The CRA Statute of Limitations: When Can You Stop Fearing a Tax Reassessment?
What you need to know about the CRA Statute of Limitations, including how far back the CRA can go when assessing and collecting tax debt or auditing tax returns
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How Far Back Can The CRA Go?
There are some cases where a person knows that they owe a tax debt for several years, but they ignore it, hoping that the Canada Revenue Agency (CRA) won’t find it. In other cases, a person files their taxes and thinks everything is fine, only to be hit with a CRA reassessment many years later.
Either scenario brings up the same question: How far back can the CRA go when looking at income taxes and tax debt?
The reality is that the CRA has been given very strong powers and this is especially true when it comes to assessing and collecting tax debt. However, there are limits. These limits are referred to as the CRA Statute of Limitations.
CRA Limitations When Conducting and Audit or Reassessment
In most cases, the CRA has four years from the date of your tax assessment to audit your returns and three years to reassess your tax return. This means that if you receive the assessment for your 2016 tax return in June 2017, the CRA has until June 2021 to review your return for an audit.
However, if the CRA believes that there is a suspicion of fraud, it can audit as far back as records allow. This is also true if the CRA believes that you misrepresented your situation on your tax return, either due to carelessness or wilful action. However, the agency must be able to prove fraud, neglect, or wilful fault.
CRA Limitations When Collecting a Tax Debt
There are certain parameters that the CRA must remain in when collecting tax debt, according to the CRA Statute of Limitations.
Subsection 221(3) of the Income Tax Act states that the CRA may not commence or continue to collect a tax debt after the end of the limitation period for the collection of the debt, which is 10 years. This means that the CRA cannot take action to collect a tax debt if the debt is 10 years old or older.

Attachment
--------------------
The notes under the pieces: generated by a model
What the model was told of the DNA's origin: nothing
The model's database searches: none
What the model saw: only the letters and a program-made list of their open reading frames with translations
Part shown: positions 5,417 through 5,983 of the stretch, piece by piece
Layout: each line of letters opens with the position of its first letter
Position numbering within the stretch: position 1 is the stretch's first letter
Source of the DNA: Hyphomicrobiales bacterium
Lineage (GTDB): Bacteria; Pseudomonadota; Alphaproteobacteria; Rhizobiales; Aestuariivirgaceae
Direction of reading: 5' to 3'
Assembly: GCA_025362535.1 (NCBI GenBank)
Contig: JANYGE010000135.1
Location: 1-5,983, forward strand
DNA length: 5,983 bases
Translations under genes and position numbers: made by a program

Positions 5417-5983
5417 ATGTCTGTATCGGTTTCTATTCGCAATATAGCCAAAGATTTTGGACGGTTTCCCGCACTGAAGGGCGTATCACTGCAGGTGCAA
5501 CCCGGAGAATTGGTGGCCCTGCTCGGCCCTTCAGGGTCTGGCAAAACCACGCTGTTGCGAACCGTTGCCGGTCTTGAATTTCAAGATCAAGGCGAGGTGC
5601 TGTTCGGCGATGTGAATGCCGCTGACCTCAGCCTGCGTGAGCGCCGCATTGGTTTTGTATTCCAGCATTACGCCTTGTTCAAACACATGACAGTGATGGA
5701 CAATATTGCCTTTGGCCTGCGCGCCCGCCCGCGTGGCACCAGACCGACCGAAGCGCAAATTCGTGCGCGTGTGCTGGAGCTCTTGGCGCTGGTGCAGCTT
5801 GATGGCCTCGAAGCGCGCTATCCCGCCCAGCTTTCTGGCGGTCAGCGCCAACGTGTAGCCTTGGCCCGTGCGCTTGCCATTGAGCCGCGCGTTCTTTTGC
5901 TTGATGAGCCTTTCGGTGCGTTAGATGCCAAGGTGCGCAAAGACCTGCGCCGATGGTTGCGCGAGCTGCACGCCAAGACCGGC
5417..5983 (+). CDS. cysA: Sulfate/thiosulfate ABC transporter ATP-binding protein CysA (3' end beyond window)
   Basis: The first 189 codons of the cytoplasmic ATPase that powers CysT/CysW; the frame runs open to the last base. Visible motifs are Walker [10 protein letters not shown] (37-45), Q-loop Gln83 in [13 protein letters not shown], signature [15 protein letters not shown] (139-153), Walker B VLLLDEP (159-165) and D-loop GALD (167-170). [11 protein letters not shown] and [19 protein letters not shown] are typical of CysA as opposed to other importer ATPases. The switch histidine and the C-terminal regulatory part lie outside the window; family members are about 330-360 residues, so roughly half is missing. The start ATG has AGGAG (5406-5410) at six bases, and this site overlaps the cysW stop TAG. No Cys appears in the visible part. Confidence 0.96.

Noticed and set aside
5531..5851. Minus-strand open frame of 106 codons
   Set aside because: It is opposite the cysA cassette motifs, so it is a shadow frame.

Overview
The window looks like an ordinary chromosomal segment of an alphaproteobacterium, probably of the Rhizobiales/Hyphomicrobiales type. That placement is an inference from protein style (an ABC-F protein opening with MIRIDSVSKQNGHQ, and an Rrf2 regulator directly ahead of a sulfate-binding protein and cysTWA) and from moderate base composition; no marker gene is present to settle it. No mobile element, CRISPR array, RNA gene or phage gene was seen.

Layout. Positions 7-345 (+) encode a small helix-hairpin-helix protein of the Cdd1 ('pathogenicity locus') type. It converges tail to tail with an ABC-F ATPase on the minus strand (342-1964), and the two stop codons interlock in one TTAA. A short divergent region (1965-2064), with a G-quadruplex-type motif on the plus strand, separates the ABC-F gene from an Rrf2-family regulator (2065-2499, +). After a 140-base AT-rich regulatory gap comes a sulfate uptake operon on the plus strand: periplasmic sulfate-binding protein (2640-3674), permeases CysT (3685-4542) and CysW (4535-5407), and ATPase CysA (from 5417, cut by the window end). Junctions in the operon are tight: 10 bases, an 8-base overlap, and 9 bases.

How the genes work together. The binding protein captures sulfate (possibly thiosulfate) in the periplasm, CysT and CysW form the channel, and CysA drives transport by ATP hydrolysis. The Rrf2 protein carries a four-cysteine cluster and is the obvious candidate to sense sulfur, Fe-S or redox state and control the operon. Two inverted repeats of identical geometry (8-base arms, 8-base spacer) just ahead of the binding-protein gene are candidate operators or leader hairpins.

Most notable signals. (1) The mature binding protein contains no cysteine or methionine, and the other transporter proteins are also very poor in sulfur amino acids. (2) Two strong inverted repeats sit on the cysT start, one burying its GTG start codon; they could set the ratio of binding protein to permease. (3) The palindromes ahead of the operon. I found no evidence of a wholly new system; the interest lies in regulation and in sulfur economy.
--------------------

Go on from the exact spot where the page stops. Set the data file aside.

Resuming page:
However, this is only true for cases where no action has been taken during the 10-year period. Each collection action by the CRA “resets the clock” another ten years. For instance, a tax debt is assessed for 2007, the CRA would have until 2017 to take collection action. However, if the agency made attempts to collect (such as a Requirement to Pay Letter) steadily up until 2017, then it still has an additional 10 years to take collection action. Essentially, you need to go 10 years without any CRA collection action in order for the CRA Statute of Limitations to apply.
What You Can Do
If you are worried about prior year tax returns and concerned that the CRA is going to reassess your taxes or audit you, contact you about your tax situation, commence collection action on outstanding debt, or if the CRA has already begun these processes, it’s important to contact the professionals today. We will help you understand your options and handle the CRA.
Farber Tax Solutions Helps You at Every Step of the Way including:
- 1| Organizing: We analyze all documents and communication, to fight the CRA on your behalf
- 2| Audits: We assist you with audits and ensure proper conduct by tax authorities
- 3| Appeals: We can prepare a Notice of Objection, clarifying your standing with the CRA
- 4| Litigation: We represent you at all levels of court